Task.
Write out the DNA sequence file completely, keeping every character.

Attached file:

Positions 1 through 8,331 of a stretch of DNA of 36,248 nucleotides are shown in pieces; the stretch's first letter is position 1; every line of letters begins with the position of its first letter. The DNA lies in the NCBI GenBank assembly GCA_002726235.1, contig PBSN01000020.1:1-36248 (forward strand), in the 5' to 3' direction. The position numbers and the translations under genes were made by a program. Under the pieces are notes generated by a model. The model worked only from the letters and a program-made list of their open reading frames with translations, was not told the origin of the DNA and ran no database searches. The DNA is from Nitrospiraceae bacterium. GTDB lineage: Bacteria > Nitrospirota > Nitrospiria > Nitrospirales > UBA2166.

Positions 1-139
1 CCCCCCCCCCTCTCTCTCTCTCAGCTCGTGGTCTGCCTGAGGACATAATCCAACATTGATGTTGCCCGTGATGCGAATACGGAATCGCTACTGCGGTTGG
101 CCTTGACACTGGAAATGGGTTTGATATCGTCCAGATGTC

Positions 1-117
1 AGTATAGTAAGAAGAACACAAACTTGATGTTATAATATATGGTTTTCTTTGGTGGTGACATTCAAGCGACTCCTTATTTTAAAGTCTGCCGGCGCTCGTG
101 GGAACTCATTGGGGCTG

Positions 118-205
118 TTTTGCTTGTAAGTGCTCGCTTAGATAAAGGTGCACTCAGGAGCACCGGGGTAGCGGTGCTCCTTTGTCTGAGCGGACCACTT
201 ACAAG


Positions 1 through 8,331 of a stretch of DNA of 36,248 nucleotides are shown in pieces; the stretch's first letter is position 1; every line of letters begins with the position of its first letter. The DNA lies in the NCBI GenBank assembly GCA_002726235.1, contig PBSN01000020.1:1-36248 (forward strand), in the 5' to 3' direction. The position numbers and the translations under genes were made by a program. Under the pieces are notes generated by a model. The model worked only from the letters and a program-made list of their open reading frames with translations, was not told the origin of the DNA and ran no database searches. The DNA is from Nitrospiraceae bacterium. GTDB lineage: Bacteria > Nitrospirota > Nitrospiria > Nitrospirales > UBA2166.

Positions 1-139
1 CCCCCCCCCCTCTCTCTCTCTCAGCTCGTGGTCTGCCTGAGGACATAATCCAACATTGATGTTGCCCGTGATGCGAATACGGAATCGCTACTGCGGTTGG
101 CCTTGACACTGGAAATGGGTTTGATATCGTCCAGATGTC

Positions 1-117
1 AGTATAGTAAGAAGAACACAAACTTGATGTTATAATATATGGTTTTCTTTGGTGGTGACATTCAAGCGACTCCTTATTTTAAAGTCTGCCGGCGCTCGTG
101 GGAACTCATTGGGGCTG

Positions 118-205
118 TTTTGCTTGTAAGTGCTCGCTTAGATAAAGGTGCACTCAGGAGCACCGGGGTAGCGGTGCTCCTTTGTCTGAGCGGACCACTT
201 ACAAG